ArtsAutosBooksBusinessEducationEntertainmentFamilyFashionFoodGamesGenderHealthHolidaysHomeHubPagesPersonal FinancePetsPoliticsReligionSportsTechnologyTravel
  • »
  • Sports and Recreation»
  • Team Sports

Training for Rugby League vs. Rugby Union

Updated on January 9, 2018
SuperSkyRockets profile image

Lewis Churty is a writer based in the UK. He shares his thoughts, opinions, ideas, and research online on a range of topics.

The aussies at a kick off.
The aussies at a kick off. | Source

Rugby training

Rugby players are all round athletes. Nobody just sprints or just pushes weight or just stands there and passes - every player needs to be able to do (at least a little but) of everything.

Players need to be capable of 80 minutes of effort without fading, they need to get around to the right parts of the field in a reasonable time and they need to be ready for sudden bursts of more intense activity when tackling, scrummaging, carrying etc.

But training methods and objectives do differ slightly between the two sports, reflecting the differences in rugby league vs union at all levels.

Here's a breakdown of the different elements of training (with rugby league first, followed by union, highlighting the differences and similarities).

Rugby League Motiation

Rugby League Training

In general, rugby league is a bit faster than union with much higher ball in play time. Players carry out short intense stints of activity, either carrying in attack or tackling in defence, but the positioning required means they rarely rest for long. In addition, the restarts for the game are faster than union meaning the players need to be able to move continuously.

Strength training - League players need to be strong all over to make both low and upright body tackles in defense, busts through the opposition in attack, to drive forwards with the legs, and to try to turn the opposition on his back (as then the defensive line have more time to get set up). Lots of squats, deadlifts and work on the shoulders arm and chest are needed, as well as wrestling work.

Speed and agility - This is essential for evading tackles, making tackles, making a break, supporting well, getting in defensive position and more. Sprint training is important, and so SAQ (Speed Agility and Quickness) drills to practice changing direction quickly. Core work in the gym is also important for maintaining balance.

Endurance - One of the biggest differences between rugby league and rugby union is the fact that league has rolling subs - meaning players can go and off the field for a break. This means that players can give a little bit more as they know there'll be time to recuperate. However, the need to constantly get back in line in defense does mean that players can't slack off on overall endurance either.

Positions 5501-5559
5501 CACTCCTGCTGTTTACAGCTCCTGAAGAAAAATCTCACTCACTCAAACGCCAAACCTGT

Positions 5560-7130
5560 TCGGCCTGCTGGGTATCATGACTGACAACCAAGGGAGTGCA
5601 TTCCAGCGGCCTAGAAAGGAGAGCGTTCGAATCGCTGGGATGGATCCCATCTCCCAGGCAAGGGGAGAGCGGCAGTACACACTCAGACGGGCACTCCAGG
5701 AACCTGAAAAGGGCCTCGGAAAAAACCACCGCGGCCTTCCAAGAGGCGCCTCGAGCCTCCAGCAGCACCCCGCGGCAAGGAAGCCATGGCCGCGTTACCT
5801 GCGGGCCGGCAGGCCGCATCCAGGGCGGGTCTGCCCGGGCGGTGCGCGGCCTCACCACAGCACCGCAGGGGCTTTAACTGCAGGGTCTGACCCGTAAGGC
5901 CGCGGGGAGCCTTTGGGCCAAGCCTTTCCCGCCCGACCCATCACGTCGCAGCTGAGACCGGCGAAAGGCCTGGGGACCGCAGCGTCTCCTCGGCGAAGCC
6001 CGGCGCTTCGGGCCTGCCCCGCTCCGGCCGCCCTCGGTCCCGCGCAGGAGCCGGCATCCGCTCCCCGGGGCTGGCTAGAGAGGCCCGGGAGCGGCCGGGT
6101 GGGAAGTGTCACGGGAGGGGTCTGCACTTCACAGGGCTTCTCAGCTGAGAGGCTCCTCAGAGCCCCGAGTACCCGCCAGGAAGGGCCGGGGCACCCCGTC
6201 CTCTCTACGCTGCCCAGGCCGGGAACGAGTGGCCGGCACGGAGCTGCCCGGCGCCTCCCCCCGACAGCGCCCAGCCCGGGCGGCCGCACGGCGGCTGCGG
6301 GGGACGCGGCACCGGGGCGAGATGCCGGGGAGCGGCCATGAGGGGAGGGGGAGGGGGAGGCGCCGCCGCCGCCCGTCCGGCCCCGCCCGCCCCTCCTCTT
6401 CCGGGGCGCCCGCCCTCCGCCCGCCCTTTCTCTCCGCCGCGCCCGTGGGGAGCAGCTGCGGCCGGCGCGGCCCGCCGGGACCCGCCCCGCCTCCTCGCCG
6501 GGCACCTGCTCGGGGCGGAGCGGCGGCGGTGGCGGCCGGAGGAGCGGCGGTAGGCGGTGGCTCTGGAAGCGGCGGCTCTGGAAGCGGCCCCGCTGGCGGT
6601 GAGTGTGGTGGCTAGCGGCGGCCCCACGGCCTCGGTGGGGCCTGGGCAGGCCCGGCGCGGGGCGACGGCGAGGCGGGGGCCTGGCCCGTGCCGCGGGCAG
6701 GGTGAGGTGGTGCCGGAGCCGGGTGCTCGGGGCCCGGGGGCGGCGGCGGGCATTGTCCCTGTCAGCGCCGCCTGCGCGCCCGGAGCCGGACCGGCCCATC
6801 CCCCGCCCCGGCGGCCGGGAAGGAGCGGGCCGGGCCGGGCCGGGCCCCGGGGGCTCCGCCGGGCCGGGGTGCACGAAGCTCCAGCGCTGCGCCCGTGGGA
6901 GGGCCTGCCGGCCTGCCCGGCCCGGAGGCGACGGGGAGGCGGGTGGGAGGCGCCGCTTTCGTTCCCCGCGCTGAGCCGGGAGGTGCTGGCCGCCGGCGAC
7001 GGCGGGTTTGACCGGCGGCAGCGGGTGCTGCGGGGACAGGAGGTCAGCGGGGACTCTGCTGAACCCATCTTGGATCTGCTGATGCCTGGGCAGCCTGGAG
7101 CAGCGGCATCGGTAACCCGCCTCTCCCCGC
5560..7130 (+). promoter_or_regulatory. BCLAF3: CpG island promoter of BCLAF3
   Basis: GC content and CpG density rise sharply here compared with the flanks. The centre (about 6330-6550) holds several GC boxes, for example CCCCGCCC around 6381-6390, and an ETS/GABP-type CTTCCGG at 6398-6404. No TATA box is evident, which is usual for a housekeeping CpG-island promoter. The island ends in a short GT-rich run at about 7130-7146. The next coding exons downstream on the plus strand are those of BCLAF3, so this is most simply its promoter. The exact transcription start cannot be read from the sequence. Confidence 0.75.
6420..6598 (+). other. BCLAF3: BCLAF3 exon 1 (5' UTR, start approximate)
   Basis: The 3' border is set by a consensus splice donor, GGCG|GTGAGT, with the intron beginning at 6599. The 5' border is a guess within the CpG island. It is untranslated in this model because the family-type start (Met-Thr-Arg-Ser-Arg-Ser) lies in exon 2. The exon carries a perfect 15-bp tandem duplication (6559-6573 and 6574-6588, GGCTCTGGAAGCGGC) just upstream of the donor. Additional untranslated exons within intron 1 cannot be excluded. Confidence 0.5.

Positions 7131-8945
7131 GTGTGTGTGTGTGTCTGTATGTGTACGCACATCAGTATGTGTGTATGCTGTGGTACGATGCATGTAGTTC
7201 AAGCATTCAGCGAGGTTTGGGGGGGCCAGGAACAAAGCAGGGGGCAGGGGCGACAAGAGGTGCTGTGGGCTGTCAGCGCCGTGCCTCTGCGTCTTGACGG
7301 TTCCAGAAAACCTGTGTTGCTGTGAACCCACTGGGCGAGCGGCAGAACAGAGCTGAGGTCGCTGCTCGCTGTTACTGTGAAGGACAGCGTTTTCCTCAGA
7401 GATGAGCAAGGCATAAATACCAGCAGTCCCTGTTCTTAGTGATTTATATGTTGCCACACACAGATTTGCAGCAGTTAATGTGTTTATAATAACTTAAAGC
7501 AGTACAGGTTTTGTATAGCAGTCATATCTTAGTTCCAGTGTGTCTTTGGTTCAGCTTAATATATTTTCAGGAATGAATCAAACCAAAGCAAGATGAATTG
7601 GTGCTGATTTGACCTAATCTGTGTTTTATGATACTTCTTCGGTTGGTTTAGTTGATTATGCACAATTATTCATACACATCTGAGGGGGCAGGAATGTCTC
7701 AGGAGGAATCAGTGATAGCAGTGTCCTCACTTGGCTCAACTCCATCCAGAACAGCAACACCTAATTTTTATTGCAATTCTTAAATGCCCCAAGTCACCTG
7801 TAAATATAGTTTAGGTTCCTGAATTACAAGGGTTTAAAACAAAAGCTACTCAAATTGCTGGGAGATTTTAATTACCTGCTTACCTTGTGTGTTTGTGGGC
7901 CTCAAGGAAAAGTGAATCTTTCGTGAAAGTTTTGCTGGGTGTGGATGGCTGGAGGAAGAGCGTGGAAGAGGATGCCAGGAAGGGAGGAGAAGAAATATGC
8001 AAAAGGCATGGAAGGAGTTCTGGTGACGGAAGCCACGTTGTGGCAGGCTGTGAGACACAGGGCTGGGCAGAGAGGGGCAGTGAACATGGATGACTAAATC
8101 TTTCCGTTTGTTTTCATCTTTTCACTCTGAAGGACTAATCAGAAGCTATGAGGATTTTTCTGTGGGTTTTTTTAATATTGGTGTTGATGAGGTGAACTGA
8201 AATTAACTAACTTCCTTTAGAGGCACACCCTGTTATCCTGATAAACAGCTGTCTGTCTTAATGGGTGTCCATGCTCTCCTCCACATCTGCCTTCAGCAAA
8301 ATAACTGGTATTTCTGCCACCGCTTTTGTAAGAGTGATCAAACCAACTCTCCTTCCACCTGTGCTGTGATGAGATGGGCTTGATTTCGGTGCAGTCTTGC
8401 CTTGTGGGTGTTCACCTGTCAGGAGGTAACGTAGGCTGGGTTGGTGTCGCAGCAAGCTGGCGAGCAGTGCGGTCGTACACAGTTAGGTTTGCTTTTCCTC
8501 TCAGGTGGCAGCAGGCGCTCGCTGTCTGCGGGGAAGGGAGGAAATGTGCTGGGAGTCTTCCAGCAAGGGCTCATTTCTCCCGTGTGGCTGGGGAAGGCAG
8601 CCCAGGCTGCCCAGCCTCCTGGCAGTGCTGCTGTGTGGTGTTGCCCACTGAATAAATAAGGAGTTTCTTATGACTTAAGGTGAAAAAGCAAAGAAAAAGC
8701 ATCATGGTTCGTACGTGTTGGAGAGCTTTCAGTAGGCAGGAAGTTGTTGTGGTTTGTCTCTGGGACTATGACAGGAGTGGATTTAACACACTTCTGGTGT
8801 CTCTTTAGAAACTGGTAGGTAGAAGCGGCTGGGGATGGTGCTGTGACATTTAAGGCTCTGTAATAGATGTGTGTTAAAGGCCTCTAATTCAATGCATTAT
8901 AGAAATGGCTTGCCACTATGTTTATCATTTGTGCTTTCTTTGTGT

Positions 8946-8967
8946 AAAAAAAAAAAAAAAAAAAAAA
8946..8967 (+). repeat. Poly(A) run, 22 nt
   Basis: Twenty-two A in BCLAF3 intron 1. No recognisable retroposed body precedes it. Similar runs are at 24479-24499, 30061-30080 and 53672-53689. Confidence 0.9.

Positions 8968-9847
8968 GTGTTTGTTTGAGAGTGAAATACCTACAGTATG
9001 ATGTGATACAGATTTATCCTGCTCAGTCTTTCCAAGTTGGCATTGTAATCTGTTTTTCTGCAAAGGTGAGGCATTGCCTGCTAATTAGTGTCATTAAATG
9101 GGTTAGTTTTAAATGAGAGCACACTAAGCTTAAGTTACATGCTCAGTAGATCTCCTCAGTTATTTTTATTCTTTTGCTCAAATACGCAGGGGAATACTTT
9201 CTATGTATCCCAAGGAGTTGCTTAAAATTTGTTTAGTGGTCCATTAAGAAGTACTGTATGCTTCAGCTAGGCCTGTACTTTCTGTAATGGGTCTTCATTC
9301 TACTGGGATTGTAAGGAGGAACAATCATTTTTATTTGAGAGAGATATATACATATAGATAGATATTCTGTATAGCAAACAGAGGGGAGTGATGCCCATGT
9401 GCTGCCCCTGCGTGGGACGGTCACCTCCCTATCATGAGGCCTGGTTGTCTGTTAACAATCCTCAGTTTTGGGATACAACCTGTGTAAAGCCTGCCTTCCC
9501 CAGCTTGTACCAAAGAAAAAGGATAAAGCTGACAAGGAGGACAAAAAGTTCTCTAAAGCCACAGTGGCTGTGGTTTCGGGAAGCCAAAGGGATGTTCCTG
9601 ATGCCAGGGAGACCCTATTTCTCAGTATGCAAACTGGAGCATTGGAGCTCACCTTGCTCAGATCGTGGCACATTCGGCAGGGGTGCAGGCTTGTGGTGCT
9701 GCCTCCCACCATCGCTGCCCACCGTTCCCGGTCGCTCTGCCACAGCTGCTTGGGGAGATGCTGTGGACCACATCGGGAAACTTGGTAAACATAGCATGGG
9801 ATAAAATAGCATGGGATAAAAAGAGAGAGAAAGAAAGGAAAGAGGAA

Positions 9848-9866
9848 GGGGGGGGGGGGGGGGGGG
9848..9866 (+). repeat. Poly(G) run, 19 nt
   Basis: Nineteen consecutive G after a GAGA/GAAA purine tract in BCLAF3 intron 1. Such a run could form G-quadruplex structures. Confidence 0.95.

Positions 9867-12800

Skills - In general all league players need really good ball-handling skills - this is probably a bit more important to most players than in union, where fewer players have significant passing duties. Specialists do need to have certain skills mastered too however - the halfbacks and hooker need particularly good passing skills, fullbacks and wingers need to catch well and whoever is in charge of kicking needs that sorted too.

Conclusion - overall, league players can train together most of the time, doing similar drills, core skills, strength, fitness and speed work. The game demands similar physical traits from most players so the training needs to reflect this. There are of course specialty positions and some skills like kicking that only certain players to work on - but good ball skills are important for all players, and there are a lot of tactical shapes, processes and structures that need to be understood by all the players, so lots of training time is spent on this too, with the whole team.

And Now - Get Pumped Up for Union!

Rugby Union Training

In general rugby league and rugby union are similar of course - but union does have a lot more specialist positions that need to be trained for a little differently. Below, the different positions in a union starting XV are written, explaining what different skills and training they need:

1, 2 and 3 - the front row boys are big, hulking specimens who need high levels of overall strength. They aren't usually the fittest or fastest players, but they have big arms and chests, and strong backs and legs. They need to focus on the technical skills in the scrum and making carries in the loose. Good front rowers also lift well in the lineout and hit plenty of rucks and mauls, while defending solidly close to the breakdown.